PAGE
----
Dominants were around for quite a while years ago, but their sales really perked up when artists like Itzak Perlman started using them. They did get a bit of a bad rep later on, because the winding on the A string kept breaking at the D note. Thomastik kept telling people to clip their nails … then when they realised it only happened with their Dominant A string, and no-one else’s brand, they must have realised that there was a design / QC problem, as they as certainly OK in that respect now.

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Since this seems to be a ‘what does everybody think’ kind of thread, I’ll put in that I use Dominants, with the aluminum wound E because I find for me that the plain steel wire whistles.

I don’t know anything about the aluminum wearing off issue Mark mentioned above. It is entirely possible that the issue is psychological, but I know from years of playing and occasionally ordering the wrong string (or having the luthier unintentionally put the wrong one on) that the aluminum E never whistles for me, even after a year and a half of use, and the all-steel one sometimes does. (I tried the tin-plated one that nobody’s mentioned yet once too, and didn’t like it. Same whistling issue.)

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Jim: "Mark, I don’t actually disagree with that statement, but I don’t understand what you mean about fast response with steel core strings - it’s the ‘fast response’ bit I don’t get."

It’s the reason quite a lot of Irish fiddlers use steel strings. It’s actually about string tension rather than the material they are made from, but steel strings are, by their nature, high tension strings, (and synthetics are medium, gut are low). When you energise a string (by bowing or plucking) it takes a few milliseconds for the standing wave to set up and the string to start sounding. The slacker the string the longer it takes, so if you are playing fast on low tension strings you can find yourself in the situation where you’re onto the next note before the previous one has built up to its full amplitude. It’s not an either/or thing, you don’t need a steel strung fiddle for jigs and a gut strung one for airs, but it is a matter of compromise and trade offs - if you play mainly jigs and reels you might want to sacrifice a bit of tone for the speed of steel, if you play mainly airs you would probably look for the best tone possible and accept the slower response of either synthetic or gut. There was an old thread on the subject (which I can’t find at the moment) where Trevor Jennings described playing on plain gut strings (the slackest of all) and how you have to ‘anticipate the note’ in order to get the string vibrating when you need it. And in another old thread you yourself said "I would not recommend gut strings, as the response tends to be slack and sloppy," So you obviously do appreciate what the difference is, but you maybe just hadn’t appreciated that the difference you see between synthetic and gut happens again between steel and synthetic.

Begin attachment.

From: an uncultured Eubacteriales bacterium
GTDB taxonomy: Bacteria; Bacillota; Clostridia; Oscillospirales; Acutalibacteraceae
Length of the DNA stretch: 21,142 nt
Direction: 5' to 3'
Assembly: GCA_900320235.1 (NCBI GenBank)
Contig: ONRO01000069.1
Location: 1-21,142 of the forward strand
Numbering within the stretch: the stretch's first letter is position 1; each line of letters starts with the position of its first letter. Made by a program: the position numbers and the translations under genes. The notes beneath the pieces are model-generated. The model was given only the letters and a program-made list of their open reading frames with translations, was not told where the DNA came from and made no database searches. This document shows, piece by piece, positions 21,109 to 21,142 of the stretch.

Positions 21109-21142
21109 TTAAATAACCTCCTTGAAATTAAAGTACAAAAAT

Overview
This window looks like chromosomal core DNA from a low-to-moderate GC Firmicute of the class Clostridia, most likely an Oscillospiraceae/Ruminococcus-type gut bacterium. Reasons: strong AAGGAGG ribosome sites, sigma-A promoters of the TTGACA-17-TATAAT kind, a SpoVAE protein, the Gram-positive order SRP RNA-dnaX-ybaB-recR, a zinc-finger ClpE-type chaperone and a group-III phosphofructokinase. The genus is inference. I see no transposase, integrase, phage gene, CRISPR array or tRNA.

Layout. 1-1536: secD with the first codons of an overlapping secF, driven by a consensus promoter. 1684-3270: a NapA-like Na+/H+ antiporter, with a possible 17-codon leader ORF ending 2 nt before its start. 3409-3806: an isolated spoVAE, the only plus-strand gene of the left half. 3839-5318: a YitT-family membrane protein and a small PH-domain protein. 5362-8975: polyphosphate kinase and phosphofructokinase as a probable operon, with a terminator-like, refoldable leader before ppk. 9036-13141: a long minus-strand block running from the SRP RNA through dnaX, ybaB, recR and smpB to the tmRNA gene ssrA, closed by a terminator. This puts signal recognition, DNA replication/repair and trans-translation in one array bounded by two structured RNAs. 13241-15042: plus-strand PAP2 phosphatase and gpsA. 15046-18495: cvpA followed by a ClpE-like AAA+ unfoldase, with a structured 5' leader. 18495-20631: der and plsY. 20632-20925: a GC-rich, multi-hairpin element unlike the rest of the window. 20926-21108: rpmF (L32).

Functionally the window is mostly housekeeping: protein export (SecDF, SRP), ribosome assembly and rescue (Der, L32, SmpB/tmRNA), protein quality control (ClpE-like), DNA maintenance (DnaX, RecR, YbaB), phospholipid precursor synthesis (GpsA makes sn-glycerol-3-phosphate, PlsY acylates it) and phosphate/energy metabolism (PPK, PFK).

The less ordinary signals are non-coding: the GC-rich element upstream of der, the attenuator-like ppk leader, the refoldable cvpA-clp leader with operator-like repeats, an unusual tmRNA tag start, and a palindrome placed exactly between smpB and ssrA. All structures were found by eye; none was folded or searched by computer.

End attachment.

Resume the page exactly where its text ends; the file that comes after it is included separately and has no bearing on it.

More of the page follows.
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Thanks for that, Mark - that all makes good sense.

I haven’t noticed any difference in response between synthetic core and steel core, in the way you mentioned, but I’ve no doubt other players do. What I have noticed is a difference in tone, tension and stability (steel core being more stable, taking a shorter time to settle in and stay on pitch). Are they louder too? They seem louder under the ear.

Also, there’s not as much ‘give’ in the steel cores - so striking a chord (eg) open D + B + G is a lot hard work in that you really need to ‘dig in’ a lot more with the bow. Accessing three strings, eg with a shuffle is harder work too. I know some players like to have the bridge flatter for that reason.

I do remember saying that gut strings had a very different response, and I also remember Trevor Jennings talking about that as well. My personal view on that is that the improved tone is simply not worth the bowing sacrifices you need to make. The string should be the slave to the player, not the other way round. Again, my own personal view 🙂

Re: fiddle string preferences

I tried many synthetic strings (pirastro, dominant, etc) . Main problem was the short working life due to their fast unwinding ( particularly the A) and quick loss of brightness. Now i’m very happy with a set of metal Pirastro Flexocor (Silver winding G, Titanium D, Aluminium A) + the Gold Pirastro Obligato E.
This is the most brilliant, consistent and reliable set I ‘ve ever tried. (a bit expensive but its long life repays that)
cheers
Massimo